For instance, if only one or two operations are used, it's possible that only one of two implementations of a class are loaded so the JIT can easily compile to native code using monomorphic or bimorphic calls, which are much more efficient. Once the benchmark involves more than two operations, the JIT might have to use megamorphic calls. The same happens with other JIT optimizations like inlining and dead code elimination.

The benchmarks can be executed using a shell script:

arrows> ./benchmark.sh

It'll output the results and csv files for them.

Benchmark classes

All benchmarks are based on the same mechanism that generates transformation chains, but they have different parameters that determine the kind of operations to be used. Currently, there are four classes with different configurations:

Class Async boundaries Failures Error handling Map FlatMap
SyncSuccessOnlyBenchmarks X X
SyncWithFailuresBenchmarks X X X X
AsyncSuccessOnlyBenchmarks X X X
AsyncWithFailuresBenchmarks X X X X X

It's easy to create new benchmarks with a different configurations. Please feel free to submit a pull request if you'd like to benchmark other combinations of operations.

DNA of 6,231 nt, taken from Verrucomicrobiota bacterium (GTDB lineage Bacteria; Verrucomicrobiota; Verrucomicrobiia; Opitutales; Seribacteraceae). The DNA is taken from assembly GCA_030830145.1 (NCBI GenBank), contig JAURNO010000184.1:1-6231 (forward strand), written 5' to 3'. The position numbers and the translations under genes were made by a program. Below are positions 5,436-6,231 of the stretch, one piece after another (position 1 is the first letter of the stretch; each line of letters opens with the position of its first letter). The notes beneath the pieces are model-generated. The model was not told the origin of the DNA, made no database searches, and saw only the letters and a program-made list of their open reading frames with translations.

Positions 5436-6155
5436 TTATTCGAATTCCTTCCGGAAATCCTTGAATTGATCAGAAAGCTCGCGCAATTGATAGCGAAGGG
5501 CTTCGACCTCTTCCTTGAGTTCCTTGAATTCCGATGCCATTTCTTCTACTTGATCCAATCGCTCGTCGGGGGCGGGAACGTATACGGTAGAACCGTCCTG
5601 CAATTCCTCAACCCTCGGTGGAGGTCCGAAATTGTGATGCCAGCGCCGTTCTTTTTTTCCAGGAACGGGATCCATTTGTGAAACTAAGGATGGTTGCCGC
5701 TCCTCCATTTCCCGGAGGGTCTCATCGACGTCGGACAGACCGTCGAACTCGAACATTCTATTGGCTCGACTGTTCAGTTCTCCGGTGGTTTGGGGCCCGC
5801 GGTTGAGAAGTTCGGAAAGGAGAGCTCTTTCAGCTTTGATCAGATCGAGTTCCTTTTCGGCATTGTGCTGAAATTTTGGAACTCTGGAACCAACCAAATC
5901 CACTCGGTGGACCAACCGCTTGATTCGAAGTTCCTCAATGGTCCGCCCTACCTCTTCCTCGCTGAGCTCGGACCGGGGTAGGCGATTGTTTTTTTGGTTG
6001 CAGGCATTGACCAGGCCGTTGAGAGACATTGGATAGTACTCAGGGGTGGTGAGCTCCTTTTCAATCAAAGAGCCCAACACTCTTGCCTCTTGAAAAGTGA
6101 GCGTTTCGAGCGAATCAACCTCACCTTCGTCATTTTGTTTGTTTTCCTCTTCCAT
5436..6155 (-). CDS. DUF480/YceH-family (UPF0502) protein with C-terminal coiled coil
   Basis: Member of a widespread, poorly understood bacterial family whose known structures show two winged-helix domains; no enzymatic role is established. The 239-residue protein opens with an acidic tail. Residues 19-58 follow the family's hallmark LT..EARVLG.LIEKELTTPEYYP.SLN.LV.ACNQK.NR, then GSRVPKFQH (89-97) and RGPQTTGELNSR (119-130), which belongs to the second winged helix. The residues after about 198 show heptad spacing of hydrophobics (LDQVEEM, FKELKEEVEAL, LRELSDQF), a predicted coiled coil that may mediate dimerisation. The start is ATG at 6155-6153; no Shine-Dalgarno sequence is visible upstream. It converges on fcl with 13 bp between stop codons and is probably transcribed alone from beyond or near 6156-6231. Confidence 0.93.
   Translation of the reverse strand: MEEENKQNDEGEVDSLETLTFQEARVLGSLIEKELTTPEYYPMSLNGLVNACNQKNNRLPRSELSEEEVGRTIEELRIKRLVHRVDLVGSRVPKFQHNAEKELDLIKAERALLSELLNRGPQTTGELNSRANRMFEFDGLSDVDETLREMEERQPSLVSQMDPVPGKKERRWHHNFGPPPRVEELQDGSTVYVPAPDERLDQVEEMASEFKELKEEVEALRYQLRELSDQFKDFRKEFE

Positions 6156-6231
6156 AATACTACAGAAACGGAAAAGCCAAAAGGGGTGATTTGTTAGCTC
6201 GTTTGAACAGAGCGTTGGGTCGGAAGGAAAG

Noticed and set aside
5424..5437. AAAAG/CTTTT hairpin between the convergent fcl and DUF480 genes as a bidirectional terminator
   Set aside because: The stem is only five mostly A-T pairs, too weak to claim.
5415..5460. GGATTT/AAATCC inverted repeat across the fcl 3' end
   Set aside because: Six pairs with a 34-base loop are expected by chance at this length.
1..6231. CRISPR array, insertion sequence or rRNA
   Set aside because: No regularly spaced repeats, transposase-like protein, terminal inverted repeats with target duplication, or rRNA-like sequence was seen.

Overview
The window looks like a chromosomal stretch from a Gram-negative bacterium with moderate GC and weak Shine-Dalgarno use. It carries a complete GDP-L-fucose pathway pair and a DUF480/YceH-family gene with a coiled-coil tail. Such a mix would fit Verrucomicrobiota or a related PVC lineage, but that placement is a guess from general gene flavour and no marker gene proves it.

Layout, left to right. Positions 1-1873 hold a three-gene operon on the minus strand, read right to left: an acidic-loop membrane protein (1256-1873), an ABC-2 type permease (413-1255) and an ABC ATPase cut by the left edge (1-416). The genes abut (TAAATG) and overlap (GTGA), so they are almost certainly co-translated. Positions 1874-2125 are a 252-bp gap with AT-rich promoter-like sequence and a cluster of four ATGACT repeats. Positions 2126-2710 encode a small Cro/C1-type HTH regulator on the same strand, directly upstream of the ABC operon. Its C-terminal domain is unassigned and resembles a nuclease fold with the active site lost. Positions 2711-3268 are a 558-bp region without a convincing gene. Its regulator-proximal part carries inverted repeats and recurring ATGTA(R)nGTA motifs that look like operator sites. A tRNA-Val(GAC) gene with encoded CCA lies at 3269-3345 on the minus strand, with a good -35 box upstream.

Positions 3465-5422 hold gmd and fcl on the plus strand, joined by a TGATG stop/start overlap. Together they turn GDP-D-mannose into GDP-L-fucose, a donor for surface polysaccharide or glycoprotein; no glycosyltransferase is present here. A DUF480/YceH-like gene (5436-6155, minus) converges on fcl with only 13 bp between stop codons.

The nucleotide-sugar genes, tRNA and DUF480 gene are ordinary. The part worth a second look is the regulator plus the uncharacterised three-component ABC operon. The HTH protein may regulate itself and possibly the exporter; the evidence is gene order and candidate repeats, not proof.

Benchmark results

Arrow and Task are implemented on top of a specific Future. They have considerable better throughput and smaller memory footprint if compared to their Future counterparts. When compared to other libraries, Arrow tends to have better performance than other solutions, but Task is only slightly better. That happens because the other libraries are also well optimized.

Scala Future x Arrows Stdlib

Async benchmarks

Throughput (ops/s) Allocation rate (B/op)

Sync benchmarks

Throughput (ops/s) Allocation rate (B/op)

Twitter Future x Arrows Twitter

Async benchmarks

Throughput (ops/s) Allocation rate (B/op)

Sync benchmarks

Throughput (ops/s) Allocation rate (B/op)

Other libraries x Arrows

Async benchmarks

Throughput (ops/s) Allocation rate (B/op)

Sync benchmarks

Throughput (ops/s) Allocation rate (B/op)

Migrating from Future